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News Brief: Normal Dopamine Synthesis Capacity in Treatment-Resistant Schizophrenia

Treatment-resistant schizophrenia patients have a lower dopamine synthesis capacity than individuals who respond to antipsychotics, according to a new study published online October 3 in the American Journal of Psychiatry and led by Arsime Demjaha of King’s College London. The dopamine synthesis capacity of treatment-refractive subjects was comparable to that of healthy subjects, suggesting that dopamine-blocking antipsychotic drugs are only effective in those patients who have an elevated dopamine synthesis capacity.

Several studies have reported increased striatal dopamine synthesis capacity in schizophrenia using positron emission tomography (PET) (see SRF related news story). Unfortunately, approximately one third of schizophrenia patients show a limited response to antipsychotic treatment (Lindenmayer, 2000), but just how the hyperdopaminergic state relates to the response to antipsychotics remains unclear.

In the current study, Demjaha and colleagues examined striatal dopamine synthesis capacity in 12 treatment-resistant and 12 treatment-responsive schizophrenia subjects, as well as in 12 healthy controls. They found that dopamine synthesis capacity was elevated in the treatment-responsive subjects, but not in the treatment-resistant subjects or in healthy controls. The elevation was most prominent in the associative and limbic striatal subdivisions.

This finding may explain why symptoms in some patients are not improved with antipsychotics. According to the authors, their data suggest that “patients with treatment-resistant illness start with a different underlying pathophysiology or that antipsychotics have an effect on their dopamine synthesis capacity, albeit one that does not reduce symptoms.” Importantly, since all subjects in the current study were medicated, future studies will need to examine antipsychotic-naïve subjects.—Allison A. Curley.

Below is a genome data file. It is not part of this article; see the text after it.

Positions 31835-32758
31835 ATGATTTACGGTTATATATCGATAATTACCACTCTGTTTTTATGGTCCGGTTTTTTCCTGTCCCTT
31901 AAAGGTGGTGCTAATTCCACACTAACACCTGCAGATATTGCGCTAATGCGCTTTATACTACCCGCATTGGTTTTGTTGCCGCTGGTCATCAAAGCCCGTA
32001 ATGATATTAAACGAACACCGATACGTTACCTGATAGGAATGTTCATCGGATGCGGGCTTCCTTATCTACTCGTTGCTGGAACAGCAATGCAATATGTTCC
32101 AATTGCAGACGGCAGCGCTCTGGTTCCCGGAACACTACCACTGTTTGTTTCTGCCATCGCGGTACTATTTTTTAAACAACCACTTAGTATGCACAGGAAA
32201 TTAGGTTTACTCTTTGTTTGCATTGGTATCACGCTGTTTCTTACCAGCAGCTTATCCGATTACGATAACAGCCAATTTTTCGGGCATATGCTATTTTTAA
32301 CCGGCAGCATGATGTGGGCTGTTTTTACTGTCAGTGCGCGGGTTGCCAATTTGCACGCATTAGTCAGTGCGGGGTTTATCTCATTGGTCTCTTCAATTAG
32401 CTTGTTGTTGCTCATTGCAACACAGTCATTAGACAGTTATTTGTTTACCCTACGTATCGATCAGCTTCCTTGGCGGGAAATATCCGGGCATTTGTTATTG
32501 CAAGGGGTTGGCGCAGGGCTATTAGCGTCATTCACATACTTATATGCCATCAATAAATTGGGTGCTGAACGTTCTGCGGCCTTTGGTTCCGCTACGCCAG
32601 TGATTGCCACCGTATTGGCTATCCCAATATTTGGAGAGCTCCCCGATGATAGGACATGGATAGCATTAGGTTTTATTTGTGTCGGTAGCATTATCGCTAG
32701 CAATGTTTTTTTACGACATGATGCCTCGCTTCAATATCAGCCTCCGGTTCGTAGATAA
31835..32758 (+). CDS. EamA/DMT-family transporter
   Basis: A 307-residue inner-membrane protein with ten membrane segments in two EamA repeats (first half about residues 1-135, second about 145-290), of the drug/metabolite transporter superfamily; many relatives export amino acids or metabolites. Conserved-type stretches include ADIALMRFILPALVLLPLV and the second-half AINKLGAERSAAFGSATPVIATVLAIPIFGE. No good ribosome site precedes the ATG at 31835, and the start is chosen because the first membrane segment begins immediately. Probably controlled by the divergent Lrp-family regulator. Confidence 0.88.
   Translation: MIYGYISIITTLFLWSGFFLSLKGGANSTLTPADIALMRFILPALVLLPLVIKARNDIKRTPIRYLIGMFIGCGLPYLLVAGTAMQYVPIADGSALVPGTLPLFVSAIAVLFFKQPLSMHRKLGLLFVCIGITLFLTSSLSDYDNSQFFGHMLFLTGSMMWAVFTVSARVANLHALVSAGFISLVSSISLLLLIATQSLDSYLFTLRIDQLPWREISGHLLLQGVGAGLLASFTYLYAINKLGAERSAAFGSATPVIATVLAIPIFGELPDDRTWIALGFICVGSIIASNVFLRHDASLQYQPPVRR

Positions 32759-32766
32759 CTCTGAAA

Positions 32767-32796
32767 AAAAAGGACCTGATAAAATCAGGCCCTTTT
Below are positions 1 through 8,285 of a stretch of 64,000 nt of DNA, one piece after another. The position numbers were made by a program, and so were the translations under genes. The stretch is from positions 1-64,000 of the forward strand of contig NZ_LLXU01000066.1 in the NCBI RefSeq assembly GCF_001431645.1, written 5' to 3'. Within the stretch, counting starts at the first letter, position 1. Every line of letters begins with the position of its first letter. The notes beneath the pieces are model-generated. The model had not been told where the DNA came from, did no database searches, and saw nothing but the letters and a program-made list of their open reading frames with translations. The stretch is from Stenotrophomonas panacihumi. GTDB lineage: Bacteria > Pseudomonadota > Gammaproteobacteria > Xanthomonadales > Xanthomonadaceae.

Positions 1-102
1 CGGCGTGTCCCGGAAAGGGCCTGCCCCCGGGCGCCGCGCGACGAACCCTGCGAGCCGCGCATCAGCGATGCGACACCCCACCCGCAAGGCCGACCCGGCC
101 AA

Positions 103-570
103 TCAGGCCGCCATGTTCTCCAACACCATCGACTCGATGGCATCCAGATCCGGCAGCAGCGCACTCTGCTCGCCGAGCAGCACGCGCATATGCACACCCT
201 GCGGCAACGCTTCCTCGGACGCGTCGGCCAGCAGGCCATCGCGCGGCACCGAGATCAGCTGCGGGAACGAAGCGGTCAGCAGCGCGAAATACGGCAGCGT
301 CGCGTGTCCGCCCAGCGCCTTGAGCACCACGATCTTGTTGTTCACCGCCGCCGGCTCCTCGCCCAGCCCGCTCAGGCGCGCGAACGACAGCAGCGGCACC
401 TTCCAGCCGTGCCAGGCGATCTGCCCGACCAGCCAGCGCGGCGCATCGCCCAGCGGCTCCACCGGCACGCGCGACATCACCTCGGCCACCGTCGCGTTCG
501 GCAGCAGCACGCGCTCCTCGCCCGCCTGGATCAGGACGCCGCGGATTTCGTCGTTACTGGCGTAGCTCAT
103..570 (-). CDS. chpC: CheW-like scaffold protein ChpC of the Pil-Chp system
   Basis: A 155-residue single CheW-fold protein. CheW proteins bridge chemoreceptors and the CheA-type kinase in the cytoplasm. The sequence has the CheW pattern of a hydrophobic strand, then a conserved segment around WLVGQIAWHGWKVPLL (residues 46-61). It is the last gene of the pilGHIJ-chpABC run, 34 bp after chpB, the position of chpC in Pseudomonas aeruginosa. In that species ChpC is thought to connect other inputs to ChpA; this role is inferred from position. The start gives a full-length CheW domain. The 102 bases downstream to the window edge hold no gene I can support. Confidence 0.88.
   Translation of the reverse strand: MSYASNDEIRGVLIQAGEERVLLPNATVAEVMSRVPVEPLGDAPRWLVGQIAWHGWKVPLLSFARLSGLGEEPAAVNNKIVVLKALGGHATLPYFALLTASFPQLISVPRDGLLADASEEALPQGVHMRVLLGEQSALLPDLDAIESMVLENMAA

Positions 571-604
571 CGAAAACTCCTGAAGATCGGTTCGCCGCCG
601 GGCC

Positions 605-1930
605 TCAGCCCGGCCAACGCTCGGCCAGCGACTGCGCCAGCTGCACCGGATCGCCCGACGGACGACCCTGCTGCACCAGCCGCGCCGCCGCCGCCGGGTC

Demjaha A, Murray RM, McGuire PK, Kapur S, Howes OD. Dopamine Synthesis Capacity in Patients With Treatment-Resistant Schizophrenia. Am J Psychiatry. 2012 Oct 3. Abstract

Comments on News and Primary Papers

Primary Papers: Dopamine Synthesis Capacity in Patients With Treatment-Resistant Schizophrenia.

Comment by:  Jeffrey Lieberman, SRF Advisor
Submitted 9 October 2012
Posted 9 October 2012
  I recommend this paper

This interesting result is consistent with prior work by Abi-Dargham and Laruelle, and with prevailing hypotheses. A question is whether the treatment-resistant patients represent a stable phenotype or evolved to this in the course of their illness. In this context, it would be useful to know where in the course of their illness the patients were, and whether they were previously treatment responsive or not.

View all comments by Jeffrey Lieberman

Comments on Related News

Related News: Schizophrenia Genetics 2015—Part 5, Plan of Action

Comment by:  Robert Peers
Submitted 4 September 2015
Posted 6 September 2015

I often wonder why schizophrenia researchers do not look for the genes that cause schizotaxia, since this non-psychotic cognitive/anhedonic disorder may underlie schizophrenia—and apparently can be seen in close relatives of schizophrenia patients.

View all comments by Robert Peers